Backyard Wildlife Habitat - June 23, 2010
Jeff Schalau, Associate Agent, Agriculture & Natural Resources
University of Arizona Cooperative Extension, Yavapai County
Most gardeners enjoy viewing wildlife. However, the joy of viewing can be overshadowed by damage caused by unwanted visitors. To understand individual wildlife species' habitat requirements and behavior is to live in harmony with them – at least most of the time. This becomes increasingly important the closer you live to open space. The transition zone between a populated area with paved streets and houses and undeveloped open space is called the wildland/urban interface. These interface areas have the highest potential for wildlife conflict. This is especially true in areas of new construction. It is important to remember that wildlife species were here first and we are latecomers.
Habitat is defined by four essential elements: food, water, shelter (cover), and space. The foundation of the habitat is the vegetation type that exists on the site. Food sources may include plant material (including roots, pollen, and nectar), insects, or other animals. If preferred food sources are not available but other habitat elements are optimal, then some species will look for new sources of food such as pet food, vegetable gardens, fruit trees, or landscape plants.
If you have a water feature, such as a pond or fountain, in your landscape, you can plan on wildlife visitors. Water features can also be dangerous to wildlife. If the water is deeper than 1 or 2 inches, you should provide a means for animals to escape if they fall in. This can be some gently sloping rocks, bricks, or an escape ramp constructed from expanded metal. Ponds with fish are also attractive to predators such as raccoons and blue herons. In deep ponds (over 2 feet), rocks and/or vegetation will provide fish with necessary cover to evade most predators.
Shelter can be provided by birdhouses, vegetation, large rocks, standing dead trees, down logs, debris piles, wood piles, prickly pear cactus, a skirt of dead yucca leaves, crawl spaces under houses, old cars, tires, and broken appliances. You may unknowingly be providing habitat to undesirable species in that old washing machine out back. A mixture of evergreen and deciduous trees will provide birds with a combination of perches and cover during the winter months. Trees and shrubs that carry foliage to the ground provide shelter for rabbits and ground-foraging birds. Crawl spaces under homes are notoriously attractive to skunks, woodrats, and raccoons.
Space is probably the most difficult habitat element to understand and definitely the most expensive to provide. Large animals such as elk and deer require a large area to range like a ranch. Woodrats have much smaller space requirements. However, they do range some distance at night. Space can also be restricted by fencing or creating individual plant barriers/cages. Birds can fly from one space to another, but if you want them to nest, the space must have a suitable arrangement of food, water, and shelter. This will vary from species to species.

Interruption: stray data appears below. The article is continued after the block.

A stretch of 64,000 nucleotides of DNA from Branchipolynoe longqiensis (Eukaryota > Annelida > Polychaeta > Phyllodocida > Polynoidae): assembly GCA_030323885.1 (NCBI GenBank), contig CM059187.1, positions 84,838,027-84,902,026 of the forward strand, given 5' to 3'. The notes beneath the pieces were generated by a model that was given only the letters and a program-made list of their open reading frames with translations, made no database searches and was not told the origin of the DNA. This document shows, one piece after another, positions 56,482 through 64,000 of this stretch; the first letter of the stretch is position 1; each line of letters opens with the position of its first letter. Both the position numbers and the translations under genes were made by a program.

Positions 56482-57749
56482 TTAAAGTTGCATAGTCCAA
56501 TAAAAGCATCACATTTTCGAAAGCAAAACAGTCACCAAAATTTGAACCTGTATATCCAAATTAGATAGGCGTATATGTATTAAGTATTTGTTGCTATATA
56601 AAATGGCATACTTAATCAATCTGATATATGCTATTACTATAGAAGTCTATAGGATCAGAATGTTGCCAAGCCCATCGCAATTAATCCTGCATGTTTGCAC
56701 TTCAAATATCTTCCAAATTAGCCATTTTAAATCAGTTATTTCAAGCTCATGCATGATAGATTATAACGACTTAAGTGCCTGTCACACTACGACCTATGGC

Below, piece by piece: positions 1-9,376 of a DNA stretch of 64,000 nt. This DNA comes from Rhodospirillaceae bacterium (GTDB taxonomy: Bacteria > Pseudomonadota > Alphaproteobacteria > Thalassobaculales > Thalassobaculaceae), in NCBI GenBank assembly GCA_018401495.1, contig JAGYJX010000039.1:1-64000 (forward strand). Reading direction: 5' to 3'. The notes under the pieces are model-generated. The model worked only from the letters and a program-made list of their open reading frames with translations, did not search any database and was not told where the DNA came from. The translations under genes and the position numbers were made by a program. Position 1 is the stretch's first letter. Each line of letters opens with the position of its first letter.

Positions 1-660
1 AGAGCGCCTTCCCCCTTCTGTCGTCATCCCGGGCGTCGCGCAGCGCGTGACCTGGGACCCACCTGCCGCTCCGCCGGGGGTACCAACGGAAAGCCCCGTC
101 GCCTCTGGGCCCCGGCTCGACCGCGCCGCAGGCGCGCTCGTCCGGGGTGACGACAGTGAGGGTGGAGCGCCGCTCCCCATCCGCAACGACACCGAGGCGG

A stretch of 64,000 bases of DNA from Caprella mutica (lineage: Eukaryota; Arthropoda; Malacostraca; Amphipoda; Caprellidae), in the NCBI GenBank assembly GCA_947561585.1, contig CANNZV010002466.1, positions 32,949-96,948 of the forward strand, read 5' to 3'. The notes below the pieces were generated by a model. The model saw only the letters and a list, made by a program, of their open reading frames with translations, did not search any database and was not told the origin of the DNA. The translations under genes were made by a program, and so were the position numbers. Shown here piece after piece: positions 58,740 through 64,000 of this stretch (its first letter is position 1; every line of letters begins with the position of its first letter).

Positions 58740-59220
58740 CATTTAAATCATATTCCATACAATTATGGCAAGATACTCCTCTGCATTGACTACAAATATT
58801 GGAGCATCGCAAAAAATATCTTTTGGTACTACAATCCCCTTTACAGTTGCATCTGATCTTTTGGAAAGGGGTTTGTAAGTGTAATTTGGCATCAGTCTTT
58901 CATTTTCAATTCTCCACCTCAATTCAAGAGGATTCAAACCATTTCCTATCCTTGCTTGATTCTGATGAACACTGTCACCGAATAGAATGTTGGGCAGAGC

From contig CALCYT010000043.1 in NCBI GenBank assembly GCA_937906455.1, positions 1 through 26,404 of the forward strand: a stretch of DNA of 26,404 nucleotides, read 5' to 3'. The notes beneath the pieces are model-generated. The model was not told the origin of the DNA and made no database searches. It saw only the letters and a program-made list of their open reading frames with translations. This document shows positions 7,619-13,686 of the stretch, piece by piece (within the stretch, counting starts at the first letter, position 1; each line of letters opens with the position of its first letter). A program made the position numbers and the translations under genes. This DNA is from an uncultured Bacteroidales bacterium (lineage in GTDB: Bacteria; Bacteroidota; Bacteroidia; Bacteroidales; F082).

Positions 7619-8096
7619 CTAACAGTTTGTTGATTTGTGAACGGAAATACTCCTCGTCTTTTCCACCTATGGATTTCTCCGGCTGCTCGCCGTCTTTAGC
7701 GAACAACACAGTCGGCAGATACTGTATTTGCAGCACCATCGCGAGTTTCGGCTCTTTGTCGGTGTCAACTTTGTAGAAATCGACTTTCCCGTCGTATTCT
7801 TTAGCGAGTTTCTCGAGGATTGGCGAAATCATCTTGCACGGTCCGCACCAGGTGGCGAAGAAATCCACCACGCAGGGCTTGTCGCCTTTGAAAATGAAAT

Some animals can be attracted fairly easily. Birds are a good example. Keep a feeder in a safe place. Providing high quality feed will attract many visitors. Rather than having to remember to restock sugar water and clean the feeder, I prefer growing nectar producing flowers for hummingbirds. These include penstemon, Indian paintbrush, honeysuckle, trumpet vine, skyrocket (Gilia), columbine, and others. If you buy cheap birdseed, they will pick through the milo kicking it out on the ground to find the sunflower seeds. This seed on the ground will attract javelina, rock squirrels, rats, mice, feral pigeons, and other potentially undesirable visitors. If you do feed birds, be consistent and keep your feeder clean and filled.
Do not intentionally leave food out for raccoons, javelinas, and other wildlife species. This practice creates an unnatural increase in wildlife populations thereby causing an increase in nuisance wildlife activity. In addition, feeding causes them to become dependent on this food source making them less likely to forage naturally for food. Subsequently, these animals may become aggressive towards both people and pets. Once you learn a little about local wildlife and their habitat requirements, you can use it to protect and enhance your garden!
Use Twitter to follow the Backyard Gardener – use the link on the BYG website (see link below). If you have other gardening questions, call the Master Gardener line in the Cottonwood office at 646-9113 ext. 14 or e-mail us at email@example.com and be sure to include your name, address and phone number. Find past Backyard Gardener columns or provide feedback at the Backyard Gardener web site: http://cals.arizona.edu/yavapai/anr/hort/byg/.
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Last Updated: June 21, 2010
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